Our imperfect reference standard was an additional limitation to optimally evaluate the diagnostic performance of MODS. The performance of MODS would have been more clearly defined if our standard included other sensitive diagnostic methods such as MGIT or GeneXpert rather than a composite of all of the tests being evaluated. This was due to logistical limitations and financial constraints. Although the comparison of MODS to the standard solid culture media for diagnosis of TB in Bolivia provides important data for the community tested, the incorporation of GeneXpert in our study would have been a valuable comparison, had it been a possibility.

Additionally, there is a gap in our data regarding the mortality of the HIV patients that were negative for TB. Regrettably we did not record the mortality data for all patients without TB during the time of the study, thus we are not able to make a comparison in mortality between the TB-positive and TB-negative patients.

In many parts of the world, HIV is no longer a death sentence, but has become a manageable chronic disease due to increased detection and wider availability of effective treatments. The currently undertreated and highly lethal HIV-TB co-infection is a barrier to this becoming a reality in many TB-endemic areas such as Bolivia. Implementation of MODS, or if economically feasible, another rapid diagnostic test such as GeneXpert, should become the standard for diagnosis of TB in HIV populations in resource-scarce settings. This would empower clinicians to treat patients with effective antimicrobials at earlier time points, which would lead to significant effects on both patient mortality and public health through decreased transmission of this deadly disease.

Conclusions

The high prevalence and mortality of TB-HIV co-infection found in our study and others highlights the need for a more rapid diagnostic test for TB that includes direct drug susceptibility testing in HIV patients in Bolivia and in similar resource-limited settings. MODS culture performs well in this setting, and should be considered as a low cost alternative in HIV patients. In addition, a more effective approach to symptomatic HIV patients with little or no sputum production is needed; the string test could be a valuable diagnostic tool for this subset of patients.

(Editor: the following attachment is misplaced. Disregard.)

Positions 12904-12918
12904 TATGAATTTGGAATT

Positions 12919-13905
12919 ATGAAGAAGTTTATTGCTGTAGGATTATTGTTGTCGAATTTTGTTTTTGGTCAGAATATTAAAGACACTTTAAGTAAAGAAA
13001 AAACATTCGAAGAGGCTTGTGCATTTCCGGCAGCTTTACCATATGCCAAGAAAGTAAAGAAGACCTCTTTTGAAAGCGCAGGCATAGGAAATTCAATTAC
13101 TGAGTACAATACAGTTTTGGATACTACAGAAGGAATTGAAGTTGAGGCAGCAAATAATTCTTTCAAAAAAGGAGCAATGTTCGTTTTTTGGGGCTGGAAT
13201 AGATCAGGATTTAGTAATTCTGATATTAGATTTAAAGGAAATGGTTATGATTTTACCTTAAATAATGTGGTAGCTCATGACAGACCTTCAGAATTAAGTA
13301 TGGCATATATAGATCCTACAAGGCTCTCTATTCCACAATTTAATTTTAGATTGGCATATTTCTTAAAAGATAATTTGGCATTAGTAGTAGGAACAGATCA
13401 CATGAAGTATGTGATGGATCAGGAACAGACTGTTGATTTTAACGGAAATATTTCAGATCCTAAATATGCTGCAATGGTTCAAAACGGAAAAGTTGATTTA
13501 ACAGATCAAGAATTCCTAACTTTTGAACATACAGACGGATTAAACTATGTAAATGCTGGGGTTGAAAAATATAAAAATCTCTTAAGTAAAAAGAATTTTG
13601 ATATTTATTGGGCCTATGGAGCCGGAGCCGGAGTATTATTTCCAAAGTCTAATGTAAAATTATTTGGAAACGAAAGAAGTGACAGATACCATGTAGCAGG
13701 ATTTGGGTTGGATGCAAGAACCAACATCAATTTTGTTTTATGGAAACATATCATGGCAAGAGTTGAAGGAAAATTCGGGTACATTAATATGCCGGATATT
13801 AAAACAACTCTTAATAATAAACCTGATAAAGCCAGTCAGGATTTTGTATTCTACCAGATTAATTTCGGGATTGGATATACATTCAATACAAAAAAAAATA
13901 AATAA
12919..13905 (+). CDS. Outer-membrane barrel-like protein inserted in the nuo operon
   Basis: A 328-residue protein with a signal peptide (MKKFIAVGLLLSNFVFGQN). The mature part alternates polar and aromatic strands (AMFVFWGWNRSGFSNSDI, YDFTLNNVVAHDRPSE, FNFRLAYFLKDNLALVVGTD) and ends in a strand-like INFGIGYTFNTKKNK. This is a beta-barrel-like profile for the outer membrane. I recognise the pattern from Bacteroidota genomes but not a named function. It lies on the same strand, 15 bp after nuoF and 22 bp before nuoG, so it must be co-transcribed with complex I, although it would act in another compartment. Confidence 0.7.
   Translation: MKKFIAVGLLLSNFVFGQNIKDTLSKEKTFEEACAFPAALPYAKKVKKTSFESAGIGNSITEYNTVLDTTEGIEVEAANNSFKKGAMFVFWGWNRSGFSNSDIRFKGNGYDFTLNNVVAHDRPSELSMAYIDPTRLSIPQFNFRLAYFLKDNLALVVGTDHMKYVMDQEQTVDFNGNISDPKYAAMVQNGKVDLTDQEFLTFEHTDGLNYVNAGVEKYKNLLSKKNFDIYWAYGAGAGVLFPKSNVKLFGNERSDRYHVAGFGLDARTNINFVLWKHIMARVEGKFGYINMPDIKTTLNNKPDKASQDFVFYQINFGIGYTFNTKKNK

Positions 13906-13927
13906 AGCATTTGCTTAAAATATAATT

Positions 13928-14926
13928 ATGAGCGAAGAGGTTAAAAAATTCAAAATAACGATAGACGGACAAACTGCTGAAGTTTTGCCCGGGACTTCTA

Notes

Abbreviations

TB: 

Tuberculosis

ZN: 

Ziehl-Neelsen stain

MDRTB: 

Multidrug-resistant tuberculosis

MODS: 

Microscopic Observation Drug Susceptibility liquid culture

LJ: 

Lowenstein Jensen culture

Mtb: 

Mycobacterium tuberculosis

HIV: 

Human Immunodeficiency Virus

AIDS: 

Acquired Immunodeficiency Syndrome

Declarations

Acknowledgements

We would like to thank the late Luz Caviedes for training the laboratory technicians in Cochabamba, Bolivia, and for being such an available and gracious resource to everyone involved in the project. We would like to thank Dr. Amilcar Apaza, Dra. Anna Volz Galvez, and Dra Mireya Claros at the TB program in Cochabamba for allowing the study to take place; Casta Pahuasi at La Escuela Técnica de Salud for her help processing the samples in the lab; and J.B. Phu and D. Sara for their technical support.

Financial support

This study was supported by the following grants through the National Institutes of Health: T35-AI065386-04 and T35-AI065385-05. Funders took no part in the design or interpretation of the study. The content of this study is solely the responsibility of the authors and does not necessarily represent the views of the funding sources.

Authors’ Affiliations

(1)
Department of Medicine, University of California in San Francisco
(2)
Department of Medicine, Tulane University School of Medicine
(3)
Johns Hopkins Bloomberg School of Public Health
(4)
Facultad de Medicina, Universidad Mayor de San Simón
(5)
Colectivo de Estudios Aplicados y Desarrollo Salud y Medio Ambiente
(6)
Universidad Peruana Cayetano Heredia
(7)
University of California in San Francisco
(8)
La Escuela Técnica de Salud

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Copyright

© Lora et al. 2015

This article is published under license to BioMed Central Ltd. This is an Open Access article distributed under the terms of the Creative Commons Attribution License (http://creativecommons.org/licenses/by/4.0), which permits unrestricted use, distribution, and reproduction in any medium, provided the original work is properly credited. The Creative Commons Public Domain Dedication waiver (http://creativecommons.org/publicdomain/zero/1.0/) applies to the data made available in this article, unless otherwise stated.